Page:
Stepping Up to the Plate: How the Reds Helped Integrate Baseball

Mass spectator sports possess tremendous contradictions. Sports are products of industrial capitalism whose development mirrors the history of industrial capitalism. The 'big leagues' in all major sports control most of the wealth, commercialized 'amateur' college sports serve as minor leagues for professional football and basketball in the US, and mass spectator sports have been spread throughout the world through the influence of great imperialist powers, primarily Britain, its colonies and the US, who developed and codified the sports of world football (soccer), rugby, hockey, cricket, baseball, basketball and American football. For example, US marines brought baseball to the Caribbean and British colonialists brought cricket to India and other lands.

Contradictions, however, are not one-sided. While most spectator sports 'teach' competition and aggression, they also provide for working-class people a practical example of solidarity. Latin American Marxist sociologists, for example, have contended that working-class people often express a solidarity and enthusiasm in soccer stadiums that they cannot show in their workplaces or in the larger society. Workers also see in the games more justice than in the larger societies – the teams that work together best usually win, and the 'stars' really are outstanding players not rich capitalists who have gained their wealth by inheritance, speculation or serving the corporate power structure. Even in colonies, as C.L.R. James showed in his classic study of West Indian cricket, Beyond a Boundary, and others have also noted, colonized peoples learn to literally beat the colonizers at their own game, transforming institutions of cultural hegemony or domination into centers of resistance.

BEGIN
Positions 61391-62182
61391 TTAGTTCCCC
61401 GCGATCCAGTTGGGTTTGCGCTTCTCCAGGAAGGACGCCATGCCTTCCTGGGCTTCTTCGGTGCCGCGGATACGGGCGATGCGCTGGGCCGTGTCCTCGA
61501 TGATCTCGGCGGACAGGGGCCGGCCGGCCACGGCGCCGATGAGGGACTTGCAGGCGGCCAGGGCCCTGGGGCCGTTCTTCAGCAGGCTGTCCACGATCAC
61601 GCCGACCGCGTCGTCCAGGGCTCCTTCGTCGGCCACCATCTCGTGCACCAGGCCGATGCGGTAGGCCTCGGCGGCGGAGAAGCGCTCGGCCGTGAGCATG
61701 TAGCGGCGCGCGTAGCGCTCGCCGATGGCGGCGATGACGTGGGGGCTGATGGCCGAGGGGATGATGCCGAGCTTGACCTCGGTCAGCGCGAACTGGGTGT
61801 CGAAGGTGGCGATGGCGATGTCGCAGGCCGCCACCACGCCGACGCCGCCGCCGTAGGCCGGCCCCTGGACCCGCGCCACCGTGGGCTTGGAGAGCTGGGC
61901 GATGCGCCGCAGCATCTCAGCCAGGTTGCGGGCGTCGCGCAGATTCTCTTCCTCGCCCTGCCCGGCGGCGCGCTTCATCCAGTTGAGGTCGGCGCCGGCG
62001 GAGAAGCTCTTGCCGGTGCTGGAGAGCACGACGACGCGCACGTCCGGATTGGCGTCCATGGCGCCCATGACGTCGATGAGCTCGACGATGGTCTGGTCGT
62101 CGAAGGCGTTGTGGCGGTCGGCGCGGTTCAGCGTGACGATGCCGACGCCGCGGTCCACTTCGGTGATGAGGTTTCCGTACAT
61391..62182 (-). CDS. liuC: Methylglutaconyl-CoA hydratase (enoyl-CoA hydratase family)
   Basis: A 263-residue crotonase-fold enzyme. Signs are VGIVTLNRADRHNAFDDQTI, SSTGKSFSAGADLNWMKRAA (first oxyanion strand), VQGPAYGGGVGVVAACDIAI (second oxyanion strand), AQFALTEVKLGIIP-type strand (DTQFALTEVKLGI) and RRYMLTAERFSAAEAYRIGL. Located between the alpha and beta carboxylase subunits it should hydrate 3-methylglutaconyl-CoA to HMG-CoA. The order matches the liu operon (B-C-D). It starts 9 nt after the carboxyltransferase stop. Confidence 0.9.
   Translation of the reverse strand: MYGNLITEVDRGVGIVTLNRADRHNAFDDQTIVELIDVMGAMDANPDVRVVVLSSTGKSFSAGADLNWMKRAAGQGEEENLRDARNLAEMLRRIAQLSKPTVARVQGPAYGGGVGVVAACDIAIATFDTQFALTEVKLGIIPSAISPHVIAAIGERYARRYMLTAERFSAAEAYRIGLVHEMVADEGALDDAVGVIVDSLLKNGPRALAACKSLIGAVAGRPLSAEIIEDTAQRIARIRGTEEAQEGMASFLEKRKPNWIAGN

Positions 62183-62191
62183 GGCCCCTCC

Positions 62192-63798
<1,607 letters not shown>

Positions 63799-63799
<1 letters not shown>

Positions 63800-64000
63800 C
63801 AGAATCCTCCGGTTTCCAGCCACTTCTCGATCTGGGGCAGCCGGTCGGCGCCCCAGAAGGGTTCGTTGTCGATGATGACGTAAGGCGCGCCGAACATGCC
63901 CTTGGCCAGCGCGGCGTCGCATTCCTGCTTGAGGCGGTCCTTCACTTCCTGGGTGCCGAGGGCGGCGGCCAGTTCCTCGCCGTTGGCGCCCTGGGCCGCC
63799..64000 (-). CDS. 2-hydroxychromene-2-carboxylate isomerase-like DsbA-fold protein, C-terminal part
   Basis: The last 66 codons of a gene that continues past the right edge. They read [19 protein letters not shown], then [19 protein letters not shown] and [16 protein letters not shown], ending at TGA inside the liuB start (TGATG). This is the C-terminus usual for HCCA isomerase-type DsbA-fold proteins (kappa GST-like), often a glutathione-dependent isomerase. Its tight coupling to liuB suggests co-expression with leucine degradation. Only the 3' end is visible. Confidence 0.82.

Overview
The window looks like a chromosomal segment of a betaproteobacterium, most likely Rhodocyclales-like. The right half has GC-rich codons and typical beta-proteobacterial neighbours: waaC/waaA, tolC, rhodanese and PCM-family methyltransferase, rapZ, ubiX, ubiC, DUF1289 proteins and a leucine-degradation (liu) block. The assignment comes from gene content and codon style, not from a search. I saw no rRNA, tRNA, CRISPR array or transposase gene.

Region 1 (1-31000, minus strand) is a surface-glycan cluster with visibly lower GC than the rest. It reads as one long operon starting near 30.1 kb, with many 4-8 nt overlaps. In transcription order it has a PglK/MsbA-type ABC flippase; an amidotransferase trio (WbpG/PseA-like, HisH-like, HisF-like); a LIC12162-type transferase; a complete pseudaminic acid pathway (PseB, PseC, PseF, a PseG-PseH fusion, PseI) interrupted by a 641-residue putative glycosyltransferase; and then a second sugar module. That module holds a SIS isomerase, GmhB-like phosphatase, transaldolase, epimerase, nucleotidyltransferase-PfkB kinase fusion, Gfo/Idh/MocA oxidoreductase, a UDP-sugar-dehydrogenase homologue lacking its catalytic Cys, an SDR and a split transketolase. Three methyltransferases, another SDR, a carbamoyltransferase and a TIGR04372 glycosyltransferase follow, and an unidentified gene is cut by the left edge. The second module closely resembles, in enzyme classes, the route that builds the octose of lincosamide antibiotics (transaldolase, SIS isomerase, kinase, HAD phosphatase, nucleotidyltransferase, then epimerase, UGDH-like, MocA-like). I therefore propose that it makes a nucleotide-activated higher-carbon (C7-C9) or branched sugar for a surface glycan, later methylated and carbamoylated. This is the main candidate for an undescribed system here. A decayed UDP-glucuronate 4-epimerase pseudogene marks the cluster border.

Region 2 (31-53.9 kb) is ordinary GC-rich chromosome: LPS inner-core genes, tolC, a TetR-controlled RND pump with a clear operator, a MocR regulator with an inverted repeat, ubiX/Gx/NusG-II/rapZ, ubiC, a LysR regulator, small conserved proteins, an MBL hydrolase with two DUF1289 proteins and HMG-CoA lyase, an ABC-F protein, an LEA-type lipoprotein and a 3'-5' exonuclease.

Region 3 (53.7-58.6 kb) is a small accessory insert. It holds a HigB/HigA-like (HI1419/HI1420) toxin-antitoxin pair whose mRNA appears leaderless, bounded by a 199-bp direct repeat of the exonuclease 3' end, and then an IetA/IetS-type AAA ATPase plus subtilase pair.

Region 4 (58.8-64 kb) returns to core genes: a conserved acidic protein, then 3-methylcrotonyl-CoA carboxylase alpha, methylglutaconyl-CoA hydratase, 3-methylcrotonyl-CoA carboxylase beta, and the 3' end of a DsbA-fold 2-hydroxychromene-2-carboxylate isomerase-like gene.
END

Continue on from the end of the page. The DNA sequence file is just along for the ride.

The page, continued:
Communists don’t stand on the sidelines bemoaning contradictions but 'accentuate the positive' within those contradictions to advance working-class and democratic struggles. In the United States, the best example of this in sports culture remains the struggle to integrate professional baseball, which should be seen as one of many democratic struggles of the 1930s and 1940s in which the Communist Party USA, its press and its activists played a leading role.

The story of baseball’s integration doesn’t start in Brooklyn in 1947 with Jackie Robinson....

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